Lastly, stay away from the heavy weights! I PROMISE you that your gains won’t go *poof* without touching a loaded barbell for one workout. “But Adam all the pro athletes I follow on Instagram train hard every day, even twice a day.” They do…. they are also PROFESSIONAL ATHLETES. I hate to break this to you but you aren't Lebron James and you aren't going to catch Mat Fraser's times in the open this year. They are granted endless resources and methods of recovery, supplementation, medical support and it's their full time job that they get paid handsomely for. Unfortunately, we (regular people) do not have cryotherapy in our garages or six-figure checks coming in the mail for being jacked so our bodies need a rest.
Stop freaking out… you can still get a pump, it’s actually encouraged. The trick is to get that nutrient rich blood to the muscles while keeping excessive stress to them and other connective tissues low to avoid a spike in cortisol. Cortisol is our main catabolic hormone and signals our bodies to break down stored macro-nutrients for energy and repair. Cortisol like the worst frenemy you’ve every had. We need it to facilitate energy transfer during exercise, and to help rebuild bone and connective tissues post exercise. It becomes problematic if it hangs around too long. Due to over-training the high levels of cortisol will lead us to eventually stop recovering all together. It will continue to breakdown body structures for energy. Not only will this eat away at your hard-earned muscle but it also keeps blood sugar levels elevated for extended periods of time; triggering our body to store more and more energy as adipose tissue.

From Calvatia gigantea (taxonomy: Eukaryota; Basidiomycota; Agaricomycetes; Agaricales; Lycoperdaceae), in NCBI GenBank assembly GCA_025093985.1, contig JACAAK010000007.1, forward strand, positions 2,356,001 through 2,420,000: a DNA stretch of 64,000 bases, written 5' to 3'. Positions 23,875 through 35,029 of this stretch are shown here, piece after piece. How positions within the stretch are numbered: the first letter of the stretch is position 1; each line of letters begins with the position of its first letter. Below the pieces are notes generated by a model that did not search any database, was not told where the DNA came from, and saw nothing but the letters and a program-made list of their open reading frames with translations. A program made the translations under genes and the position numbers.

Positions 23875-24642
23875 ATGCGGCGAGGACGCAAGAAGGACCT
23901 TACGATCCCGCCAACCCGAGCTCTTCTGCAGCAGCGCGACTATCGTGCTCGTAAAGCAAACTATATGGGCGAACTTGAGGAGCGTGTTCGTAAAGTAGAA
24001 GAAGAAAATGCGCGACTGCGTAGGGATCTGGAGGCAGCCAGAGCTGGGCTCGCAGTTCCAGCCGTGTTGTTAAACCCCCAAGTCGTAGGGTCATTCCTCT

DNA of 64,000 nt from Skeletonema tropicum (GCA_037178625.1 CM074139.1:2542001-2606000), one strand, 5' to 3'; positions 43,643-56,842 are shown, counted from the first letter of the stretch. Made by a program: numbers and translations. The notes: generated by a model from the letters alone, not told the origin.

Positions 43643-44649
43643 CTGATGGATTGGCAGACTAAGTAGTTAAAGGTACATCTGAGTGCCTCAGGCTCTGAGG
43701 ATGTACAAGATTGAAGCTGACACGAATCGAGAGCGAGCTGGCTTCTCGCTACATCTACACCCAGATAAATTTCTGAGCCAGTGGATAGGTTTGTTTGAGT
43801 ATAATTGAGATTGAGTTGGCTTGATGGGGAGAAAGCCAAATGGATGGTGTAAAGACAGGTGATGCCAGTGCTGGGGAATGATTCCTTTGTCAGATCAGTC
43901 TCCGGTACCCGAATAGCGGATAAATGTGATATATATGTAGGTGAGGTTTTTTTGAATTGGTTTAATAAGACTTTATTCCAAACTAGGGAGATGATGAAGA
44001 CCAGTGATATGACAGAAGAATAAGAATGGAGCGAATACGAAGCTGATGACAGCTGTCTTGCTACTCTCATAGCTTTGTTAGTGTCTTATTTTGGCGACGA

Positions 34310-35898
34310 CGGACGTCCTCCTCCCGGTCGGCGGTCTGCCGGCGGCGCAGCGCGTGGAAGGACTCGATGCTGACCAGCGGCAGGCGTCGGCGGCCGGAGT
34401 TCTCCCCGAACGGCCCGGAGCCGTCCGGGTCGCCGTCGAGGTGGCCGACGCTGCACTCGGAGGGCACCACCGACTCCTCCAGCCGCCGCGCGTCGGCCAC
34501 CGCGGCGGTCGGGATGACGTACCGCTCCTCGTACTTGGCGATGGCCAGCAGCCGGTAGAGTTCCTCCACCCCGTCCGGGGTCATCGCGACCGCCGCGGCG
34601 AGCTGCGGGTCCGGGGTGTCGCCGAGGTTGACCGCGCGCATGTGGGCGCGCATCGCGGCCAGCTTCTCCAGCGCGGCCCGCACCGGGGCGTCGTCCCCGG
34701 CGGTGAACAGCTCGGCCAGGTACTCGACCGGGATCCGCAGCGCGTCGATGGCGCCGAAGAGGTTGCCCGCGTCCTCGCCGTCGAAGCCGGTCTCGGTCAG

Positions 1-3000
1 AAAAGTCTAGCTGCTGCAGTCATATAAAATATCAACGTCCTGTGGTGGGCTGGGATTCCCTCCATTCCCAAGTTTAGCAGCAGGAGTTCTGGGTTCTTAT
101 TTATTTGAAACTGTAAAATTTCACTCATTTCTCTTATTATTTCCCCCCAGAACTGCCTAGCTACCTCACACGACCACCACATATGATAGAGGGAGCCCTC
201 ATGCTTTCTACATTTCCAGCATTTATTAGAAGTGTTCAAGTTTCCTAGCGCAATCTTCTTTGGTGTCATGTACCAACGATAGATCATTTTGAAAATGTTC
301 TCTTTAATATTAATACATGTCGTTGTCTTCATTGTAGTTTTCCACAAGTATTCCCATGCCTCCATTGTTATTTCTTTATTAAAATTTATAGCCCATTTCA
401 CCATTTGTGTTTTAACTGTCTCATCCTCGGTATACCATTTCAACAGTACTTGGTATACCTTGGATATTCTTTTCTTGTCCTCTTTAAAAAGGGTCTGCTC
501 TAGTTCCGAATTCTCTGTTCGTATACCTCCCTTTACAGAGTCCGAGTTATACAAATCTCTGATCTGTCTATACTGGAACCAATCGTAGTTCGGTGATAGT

Stick to body weight, light weight low impact movements, or cardio machines like the rower or air bike. I know as you get fired up you may want to but don't take anything anywhere near failure. Oldies but goodies like push-ups, air-squats, unweighted abdominal movements, and light kettle bell swings are great ideas.
That’s a lot to digest so listed below is a sample workout that can be used to still get your post workout euphoria and/or your gym mirror selfie. Anyone who comes to JagFit with any regularity knows there there are days to push the body beyond what you think it's capable of but if that is all you do you wont be able to play this game very long. Remember to keep your effort moderate. You shouldn't feel sore or exhausted after this gym trip. Get in, move, feel good, and get out.
This workout is a template and should be modified to where you are at with your physical fitness.
20 minute warm-up/ mobility work
20 minuites MINIMUM! Set a phone timer to keep you honest if you have to but you can easily fill this time with proper foam rolling then static stretching.
32 minute EMOM (Every minute on the minute)
1st min: 6-12 push-ups
2nd min:8-12 air squats
3rd min: 40 seconds GHD sit-ups
4th min: rest
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Jaguar Fitness and Nutrition Chicago
770 N Halsted St. in River West, Chicago